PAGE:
The Art of Speech in the Play Pygimalion Essay

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The interchange between language and social class can be symbolized through Shaw’s characters. The author uses different characters to portray different aspects of class divisions. England’s social class, as a major theme, was clarified greatly through the art of speech. Throughout most of civilization, people have been divided in classes. There is the rich and powerful, the middle class who are less powerful but nonetheless respected, and the incapable poor. The author cleverly bestows his characters’ their own identity, by giving each a language and speech that suits their bubble of reality: their own social class. Shaw depicts members of all social classes, the lowest being Liza, known for her London’s working class cockney accent. …show more content…

In this way, he draws our attention to his own art, and to his ability to create, through the medium of speech, not only Pygmalion's Galatea, but Pygmalion himself. When Higgins offers to help Eliza become a lady, merely to win a bet, he did not realize the consequences behind it. Higgins was not accustomed to the life of a working class, and so neglected the position Eliza would be put in. When Eliza is transformed to a lady, she finds it hard to adjust in the upper class with her new identity. Her complete agitation to her new character makes her loathe the day she asked Higgins for lessons. This can be shown when the author said, “Oh! If only I can go back to my flower basket! Why did I give up?” Eliza, like her father, realizes that class mobility changes ones’ identity. In light of the transformation, what happened to Eliza and her father expresses Shaws’ belief that people are capable in improving there lives with the cost of changing their character. Thus, it does not seem astonishing that the difference between a lady and a flower girl lies “rather in her treatment than in her behavior”.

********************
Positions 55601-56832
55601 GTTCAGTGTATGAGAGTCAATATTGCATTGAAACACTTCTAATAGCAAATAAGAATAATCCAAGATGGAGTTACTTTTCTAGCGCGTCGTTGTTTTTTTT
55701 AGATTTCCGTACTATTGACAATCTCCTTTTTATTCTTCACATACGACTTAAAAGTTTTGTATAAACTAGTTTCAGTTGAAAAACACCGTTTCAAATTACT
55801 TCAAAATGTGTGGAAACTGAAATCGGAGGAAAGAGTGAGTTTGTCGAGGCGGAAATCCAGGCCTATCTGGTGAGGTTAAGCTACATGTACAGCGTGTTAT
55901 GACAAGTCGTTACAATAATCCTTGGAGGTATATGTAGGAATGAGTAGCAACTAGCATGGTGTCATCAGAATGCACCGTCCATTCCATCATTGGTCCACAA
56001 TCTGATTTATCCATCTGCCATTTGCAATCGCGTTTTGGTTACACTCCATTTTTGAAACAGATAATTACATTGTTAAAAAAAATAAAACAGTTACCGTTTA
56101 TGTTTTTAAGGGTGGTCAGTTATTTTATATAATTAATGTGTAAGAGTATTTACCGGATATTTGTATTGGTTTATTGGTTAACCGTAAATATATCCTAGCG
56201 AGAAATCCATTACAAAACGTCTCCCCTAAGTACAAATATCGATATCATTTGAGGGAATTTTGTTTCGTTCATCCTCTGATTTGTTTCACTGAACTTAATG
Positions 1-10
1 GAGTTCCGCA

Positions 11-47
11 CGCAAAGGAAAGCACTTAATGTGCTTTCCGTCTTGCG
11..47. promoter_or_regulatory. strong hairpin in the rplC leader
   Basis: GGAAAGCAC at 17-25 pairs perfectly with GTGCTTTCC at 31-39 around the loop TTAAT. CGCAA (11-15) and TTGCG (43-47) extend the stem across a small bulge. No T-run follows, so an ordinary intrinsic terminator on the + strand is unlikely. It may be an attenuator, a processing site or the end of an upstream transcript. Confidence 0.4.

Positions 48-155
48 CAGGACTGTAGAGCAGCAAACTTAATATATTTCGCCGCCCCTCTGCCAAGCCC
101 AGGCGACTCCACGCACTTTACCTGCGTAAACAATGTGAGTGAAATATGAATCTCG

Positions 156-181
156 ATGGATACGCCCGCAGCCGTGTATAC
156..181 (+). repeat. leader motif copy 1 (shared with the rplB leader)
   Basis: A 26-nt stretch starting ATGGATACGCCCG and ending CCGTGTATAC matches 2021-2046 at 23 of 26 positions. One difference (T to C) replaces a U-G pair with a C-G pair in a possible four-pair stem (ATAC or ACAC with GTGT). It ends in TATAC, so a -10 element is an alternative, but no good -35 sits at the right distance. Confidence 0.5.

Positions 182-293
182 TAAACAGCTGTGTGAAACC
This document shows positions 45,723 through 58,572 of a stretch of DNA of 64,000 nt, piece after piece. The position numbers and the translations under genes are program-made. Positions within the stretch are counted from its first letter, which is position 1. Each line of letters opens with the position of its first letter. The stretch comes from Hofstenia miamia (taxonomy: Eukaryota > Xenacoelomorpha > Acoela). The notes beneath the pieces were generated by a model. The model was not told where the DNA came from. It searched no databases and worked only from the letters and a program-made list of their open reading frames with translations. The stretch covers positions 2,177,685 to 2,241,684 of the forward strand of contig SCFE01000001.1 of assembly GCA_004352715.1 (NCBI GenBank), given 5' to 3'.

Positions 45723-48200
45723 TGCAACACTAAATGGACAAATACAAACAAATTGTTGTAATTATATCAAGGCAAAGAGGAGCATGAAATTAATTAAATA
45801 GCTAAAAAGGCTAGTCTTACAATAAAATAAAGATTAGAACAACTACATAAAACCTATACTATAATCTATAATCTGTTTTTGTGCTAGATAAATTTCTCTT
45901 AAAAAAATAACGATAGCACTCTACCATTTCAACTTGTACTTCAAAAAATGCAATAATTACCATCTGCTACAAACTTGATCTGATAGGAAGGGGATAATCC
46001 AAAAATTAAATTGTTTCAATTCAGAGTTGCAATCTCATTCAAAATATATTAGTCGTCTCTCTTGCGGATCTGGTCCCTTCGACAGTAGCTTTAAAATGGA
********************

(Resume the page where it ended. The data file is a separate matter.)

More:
Shaw also successfully portrays the difference in social class based on appearance. Within the book, readers find that the author took time in describing each character’s appearance. This is to show how appearance plays a major role in indicating ones class. At the beginning of the play, Eliza is described as a filthy common beggar from the way she spoke and dressed, by

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